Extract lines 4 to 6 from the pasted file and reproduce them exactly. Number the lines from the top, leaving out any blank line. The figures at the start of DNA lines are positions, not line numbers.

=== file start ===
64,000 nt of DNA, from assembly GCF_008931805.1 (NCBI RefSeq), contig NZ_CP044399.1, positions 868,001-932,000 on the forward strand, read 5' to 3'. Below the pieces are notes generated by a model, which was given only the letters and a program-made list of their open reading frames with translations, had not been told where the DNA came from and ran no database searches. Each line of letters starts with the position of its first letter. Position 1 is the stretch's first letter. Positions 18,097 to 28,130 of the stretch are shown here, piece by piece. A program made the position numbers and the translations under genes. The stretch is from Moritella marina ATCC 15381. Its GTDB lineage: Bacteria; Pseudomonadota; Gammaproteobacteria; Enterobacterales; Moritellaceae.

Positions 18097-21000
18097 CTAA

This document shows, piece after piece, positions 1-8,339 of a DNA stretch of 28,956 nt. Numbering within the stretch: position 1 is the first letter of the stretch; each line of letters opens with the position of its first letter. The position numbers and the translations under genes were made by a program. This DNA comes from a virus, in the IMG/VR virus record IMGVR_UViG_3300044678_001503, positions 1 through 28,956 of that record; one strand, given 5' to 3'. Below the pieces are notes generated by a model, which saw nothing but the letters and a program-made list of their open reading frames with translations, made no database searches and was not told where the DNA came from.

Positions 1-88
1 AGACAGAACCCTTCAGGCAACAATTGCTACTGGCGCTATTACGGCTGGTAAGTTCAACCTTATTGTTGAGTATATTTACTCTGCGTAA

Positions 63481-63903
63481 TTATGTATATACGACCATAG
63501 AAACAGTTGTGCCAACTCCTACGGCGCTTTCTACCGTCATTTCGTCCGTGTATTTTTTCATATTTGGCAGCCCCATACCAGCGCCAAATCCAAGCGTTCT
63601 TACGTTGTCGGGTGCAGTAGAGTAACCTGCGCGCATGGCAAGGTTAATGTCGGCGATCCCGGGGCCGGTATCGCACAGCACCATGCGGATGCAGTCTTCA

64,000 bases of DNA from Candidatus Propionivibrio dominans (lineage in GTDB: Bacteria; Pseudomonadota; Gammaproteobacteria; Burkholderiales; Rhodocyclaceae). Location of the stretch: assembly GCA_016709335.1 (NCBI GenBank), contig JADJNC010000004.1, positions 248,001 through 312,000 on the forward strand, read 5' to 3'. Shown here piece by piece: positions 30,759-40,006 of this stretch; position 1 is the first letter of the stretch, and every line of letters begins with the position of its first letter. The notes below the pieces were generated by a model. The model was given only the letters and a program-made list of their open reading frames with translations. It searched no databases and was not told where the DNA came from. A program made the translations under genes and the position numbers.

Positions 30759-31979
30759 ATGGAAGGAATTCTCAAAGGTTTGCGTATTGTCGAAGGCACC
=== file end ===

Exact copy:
This document shows, piece after piece, positions 1-8,339 of a DNA stretch of 28,956 nt. Numbering within the stretch: position 1 is the first letter of the stretch; each line of letters opens with the position of its first letter. The position numbers and the translations under genes were made by a program. This DNA comes from a virus, in the IMG/VR virus record IMGVR_UViG_3300044678_001503, positions 1 through 28,956 of that record; one strand, given 5' to 3'. Below the pieces are notes generated by a model, which saw nothing but the letters and a program-made list of their open reading frames with translations, made no database searches and was not told where the DNA came from.

Positions 1-88
1 AGACAGAACCCTTCAGGCAACAATTGCTACTGGCGCTATTACGGCTGGTAAGTTCAACCTTATTGTTGAGTATATTTACTCTGCGTAA